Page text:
Stress-responses to ostracism: Examining cortisol and affective reactivity to in-person and online exclusion

Kelly B. Filipkowski, Dusti R. Jones, Michael J. Bernstein, Joshua M. Smyth

Research output: Contribution to journalArticlepeer-review

Abstract

Ostracism is associated with poor outcomes, but it is unclear if online versus in-person ostracism elicits divergent psychological and physiological responses. Participants (N = 54) were randomly assigned to online or in-person ostracism, and provided pre- and post-ostracism measures of affect, self-esteem, self-feelings, and salivary cortisol. No significant changes in negative affect, self-esteem, or self-feelings emerged, nor were there differences by ostracism condition. Both ostracism conditions decreased positive affect (stronger online) and lowered cortisol. Extending prior work, ostracism appears to reliably decrease positive affect (especially online) but may not be threatening to the self; moreover, ostracism may reliably elicit acute cortisol declines.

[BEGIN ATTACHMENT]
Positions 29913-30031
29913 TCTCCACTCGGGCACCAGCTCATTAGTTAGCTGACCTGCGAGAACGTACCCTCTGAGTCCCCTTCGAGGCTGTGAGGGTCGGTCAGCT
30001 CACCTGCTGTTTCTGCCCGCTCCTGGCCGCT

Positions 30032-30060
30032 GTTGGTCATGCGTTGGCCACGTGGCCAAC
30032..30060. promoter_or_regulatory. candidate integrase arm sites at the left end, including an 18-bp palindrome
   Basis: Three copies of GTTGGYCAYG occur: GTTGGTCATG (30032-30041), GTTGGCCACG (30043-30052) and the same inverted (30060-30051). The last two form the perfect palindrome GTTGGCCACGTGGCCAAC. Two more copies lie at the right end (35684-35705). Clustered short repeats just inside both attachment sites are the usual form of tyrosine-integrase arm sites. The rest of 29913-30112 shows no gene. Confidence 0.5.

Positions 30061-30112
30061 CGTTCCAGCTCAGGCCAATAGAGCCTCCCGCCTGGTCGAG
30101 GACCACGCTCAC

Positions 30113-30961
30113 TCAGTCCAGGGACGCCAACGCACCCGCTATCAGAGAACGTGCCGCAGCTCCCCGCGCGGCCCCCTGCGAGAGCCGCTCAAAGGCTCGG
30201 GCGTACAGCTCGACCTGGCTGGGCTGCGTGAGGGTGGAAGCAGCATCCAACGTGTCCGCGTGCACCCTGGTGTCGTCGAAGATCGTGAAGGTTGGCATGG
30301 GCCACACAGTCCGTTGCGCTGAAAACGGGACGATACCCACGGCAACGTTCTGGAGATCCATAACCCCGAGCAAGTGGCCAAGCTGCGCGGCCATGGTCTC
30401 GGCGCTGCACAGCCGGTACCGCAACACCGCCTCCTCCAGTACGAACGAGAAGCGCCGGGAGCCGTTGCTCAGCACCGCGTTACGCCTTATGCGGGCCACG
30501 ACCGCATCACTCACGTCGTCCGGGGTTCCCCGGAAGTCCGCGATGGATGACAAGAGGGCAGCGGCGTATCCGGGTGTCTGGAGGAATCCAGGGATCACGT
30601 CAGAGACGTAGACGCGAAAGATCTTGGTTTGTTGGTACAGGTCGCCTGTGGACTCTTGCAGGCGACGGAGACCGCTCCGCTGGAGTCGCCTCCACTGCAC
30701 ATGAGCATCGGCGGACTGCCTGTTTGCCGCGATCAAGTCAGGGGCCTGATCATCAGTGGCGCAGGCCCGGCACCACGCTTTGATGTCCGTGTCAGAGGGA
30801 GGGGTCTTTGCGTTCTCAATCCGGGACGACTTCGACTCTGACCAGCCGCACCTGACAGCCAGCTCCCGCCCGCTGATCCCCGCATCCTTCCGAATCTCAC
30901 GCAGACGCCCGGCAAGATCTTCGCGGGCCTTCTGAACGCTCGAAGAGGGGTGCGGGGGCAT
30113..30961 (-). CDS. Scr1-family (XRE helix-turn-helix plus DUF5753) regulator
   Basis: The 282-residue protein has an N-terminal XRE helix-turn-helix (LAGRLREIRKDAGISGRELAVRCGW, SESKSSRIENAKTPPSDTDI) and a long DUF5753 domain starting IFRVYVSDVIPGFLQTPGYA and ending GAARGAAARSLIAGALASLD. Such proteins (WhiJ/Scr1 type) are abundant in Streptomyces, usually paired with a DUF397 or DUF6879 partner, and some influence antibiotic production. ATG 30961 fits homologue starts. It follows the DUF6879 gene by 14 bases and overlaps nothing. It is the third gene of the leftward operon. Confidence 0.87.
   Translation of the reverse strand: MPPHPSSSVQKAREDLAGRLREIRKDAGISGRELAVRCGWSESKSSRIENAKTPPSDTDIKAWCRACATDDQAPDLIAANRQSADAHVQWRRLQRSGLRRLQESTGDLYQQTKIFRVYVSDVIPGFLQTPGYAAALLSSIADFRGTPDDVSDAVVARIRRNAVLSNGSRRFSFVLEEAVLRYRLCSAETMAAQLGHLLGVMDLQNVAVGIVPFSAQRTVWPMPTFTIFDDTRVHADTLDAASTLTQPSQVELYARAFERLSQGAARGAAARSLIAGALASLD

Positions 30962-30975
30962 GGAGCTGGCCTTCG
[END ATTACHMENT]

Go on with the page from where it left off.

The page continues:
Original languageEnglish (US)
JournalJournal of Health Psychology
DOIs
StateAccepted/In press - 2021

All Science Journal Classification (ASJC) codes

  • Applied Psychology

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